Keeping the radio on for nearly 90 years

From radio transmitters and receivers to better sound, the IEC sets standards

By Morand Fachot

As World Radio Day, which marks the anniversary of the first broadcast by UN Radio in 1946, is celebrated every 13 February, it is worth recalling nearly 90 years of continuous involvement by the IEC and its central role in the technical development of radio broadcasting in aspects ranging from equipment to improved sound quality.

Old radio and baby
1925 vintage radio receiver and young listener (Photo: QSL card for 85th year of Czech Radio)

Ubiquitous

Radio remains to these days one of the most widespread and popular communication media in spite of the growing popularity of television and, more recently, of the Internet. Unlike these, it doesn’t require expensive equipment and, since the introduction of transistor radios in the mid-1950s, can even operate independently of the electricity grid, a major benefit for millions in many countries in which access to electricity is difficult or sporadic. Radio is experiencing a revival with increasing numbers of devices being designed to receive it and as digital radio widens its reach.

IEC Standards central to development of radio equipment

Radio depends entirely on electricity as a source of power for transmission and reception, and on electrical and electronic components for its broadcast equipment and receivers. A multitude of IEC TCs (Technical Committees) and SCs (Subcommittees) develop International Standards for such components and systems. In 1926, shortly after radio broadcasting was introduced, the IEC created TC 12: Radiocommunications, which was disbanded later. Nowadays, IEC standardization work for radio broadcast and receiving equipment is carried out by TC 100: Audio, video and multimedia systems and equipment, TC 103: Transmitting equipment for radiocommunication, and TC 108: Safety of electronic equipment within the field of audio/video, information technology and communication technology.

Preventing interference

Radio reception can be subject to interference from a variety of sources, including electrical equipment. As early as the 1930s it was decided to deal with the subject of radio interference at an international level. Following an ad hoc conference of interested international organizations held in Paris in 1933, CISPR (International Special Committee on Radio Interference) was created and first met in 1934. CISPR is an organization within the IEC that brings together experts who come from radio regulatory authorities, test houses, manufacturers, other IEC committees, and other groups not associated with IEC National Committees.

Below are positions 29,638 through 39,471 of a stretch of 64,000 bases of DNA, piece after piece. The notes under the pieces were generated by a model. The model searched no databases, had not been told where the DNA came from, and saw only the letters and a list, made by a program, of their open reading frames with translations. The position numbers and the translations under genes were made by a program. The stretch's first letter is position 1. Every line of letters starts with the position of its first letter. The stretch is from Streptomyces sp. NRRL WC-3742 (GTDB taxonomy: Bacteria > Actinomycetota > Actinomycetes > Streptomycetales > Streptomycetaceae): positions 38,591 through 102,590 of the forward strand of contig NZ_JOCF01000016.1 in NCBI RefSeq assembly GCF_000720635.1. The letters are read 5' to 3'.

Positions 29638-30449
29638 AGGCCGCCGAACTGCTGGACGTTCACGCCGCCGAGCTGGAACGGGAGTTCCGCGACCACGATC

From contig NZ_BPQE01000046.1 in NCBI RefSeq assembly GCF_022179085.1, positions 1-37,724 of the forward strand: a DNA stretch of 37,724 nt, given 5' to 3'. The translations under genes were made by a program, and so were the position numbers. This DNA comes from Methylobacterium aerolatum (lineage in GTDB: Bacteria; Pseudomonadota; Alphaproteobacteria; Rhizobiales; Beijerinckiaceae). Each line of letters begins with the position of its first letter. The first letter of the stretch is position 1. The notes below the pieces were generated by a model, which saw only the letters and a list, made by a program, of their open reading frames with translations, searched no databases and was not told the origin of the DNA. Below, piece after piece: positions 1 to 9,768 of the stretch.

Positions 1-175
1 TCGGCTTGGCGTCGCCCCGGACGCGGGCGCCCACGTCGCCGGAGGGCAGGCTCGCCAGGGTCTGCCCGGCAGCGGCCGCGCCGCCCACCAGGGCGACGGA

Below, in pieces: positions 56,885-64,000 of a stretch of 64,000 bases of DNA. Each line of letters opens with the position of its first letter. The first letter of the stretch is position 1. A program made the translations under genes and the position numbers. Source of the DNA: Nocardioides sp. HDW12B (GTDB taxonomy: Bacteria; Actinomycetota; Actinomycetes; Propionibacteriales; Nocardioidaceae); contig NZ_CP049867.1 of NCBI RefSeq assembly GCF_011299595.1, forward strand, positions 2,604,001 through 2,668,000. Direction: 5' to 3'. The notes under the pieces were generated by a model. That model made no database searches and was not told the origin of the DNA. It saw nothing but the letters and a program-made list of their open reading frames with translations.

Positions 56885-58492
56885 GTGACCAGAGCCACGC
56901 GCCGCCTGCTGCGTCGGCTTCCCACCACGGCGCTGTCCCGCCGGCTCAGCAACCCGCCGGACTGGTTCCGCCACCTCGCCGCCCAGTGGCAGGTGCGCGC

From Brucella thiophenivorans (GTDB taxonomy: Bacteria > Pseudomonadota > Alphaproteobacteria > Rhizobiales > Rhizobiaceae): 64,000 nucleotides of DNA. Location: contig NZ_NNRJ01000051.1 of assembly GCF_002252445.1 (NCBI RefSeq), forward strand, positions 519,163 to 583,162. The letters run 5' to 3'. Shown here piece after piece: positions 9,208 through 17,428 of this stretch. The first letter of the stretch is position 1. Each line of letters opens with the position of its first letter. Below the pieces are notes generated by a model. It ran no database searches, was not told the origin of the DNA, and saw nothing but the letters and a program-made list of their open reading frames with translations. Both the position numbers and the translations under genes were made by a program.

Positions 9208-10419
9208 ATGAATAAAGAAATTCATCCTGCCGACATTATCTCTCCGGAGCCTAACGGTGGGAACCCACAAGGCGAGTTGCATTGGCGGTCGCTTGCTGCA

The initial frequency range specified to deal with radio interference extended from 150 kHz to 30 MHz, thereby covering long-, medium- and short-waves. CISPR work led to a reduction in interference to radio (and later TV) broadcasts by the means of defining permissible limits from domestic, industrial and commercial appliances as well as from ignition systems in the automotive field and from fluorescent lighting fixtures. Different CISPR SCs deal with interference from various other sources, including power lines and ICT (Information and Communications Technology) equipment.

Securing the future of radio

The radio frequency spectrum is a valuable and limited resource. The desire to optimize its use and to benefit from other advantages, such as increasing the number of programmes in a given bandwidth, improving audio quality and reducing transmission power, led to the introduction of digital radio broadcasting. This technology requires audio signals to be digitized and compressed before transmission. Digital audio compression has been developed by MPEG (Moving Picture Experts Group) a working group of experts formed by IEC and ISO (International Organization for Standardization) to set Standards for audio and video compression and transmission.

The four international digital radio systems recognized by ITU (International Telecommunication Union), namely DAB/DAB+ (Digital Audio Broadcasting), DMB (Digital Multimedia Broadcasting), DRM (Digital Radio Mondiale) and IBOC (in-band on-channel), rely on digital audio compression Standards developed by MPEG. They include MPEG-1 Audio Layer II or MPEG-2 Audio Layer II (or MP2), defined by ISO/IEC 11172-3:1993, and various codecs based on MPEG-4 Audio profile, such as HE-AAC (High-Efficiency Advanced Audio Coding), defined by ISO/IEC 14496-3:2009. Through its standardization work in the fields of radio equipment, prevention of radio interference and digital audio compression, the IEC has been at the forefront of developments in radio broadcasting for nearly 90 years and will continue to prove central to the vitality of the industry.

Gallery
Old radio and baby 1925 vintage radio receiver and young listener (Photo: QSL card for 85th year of Czech radio)
African women listening to radio Enjoying radio programme in a DR Congo village (Gwenn Dubourthoumieu / Fondation Hirondelle)
Modern radio Modern FM/DAB digital radio (Photo: Roberts)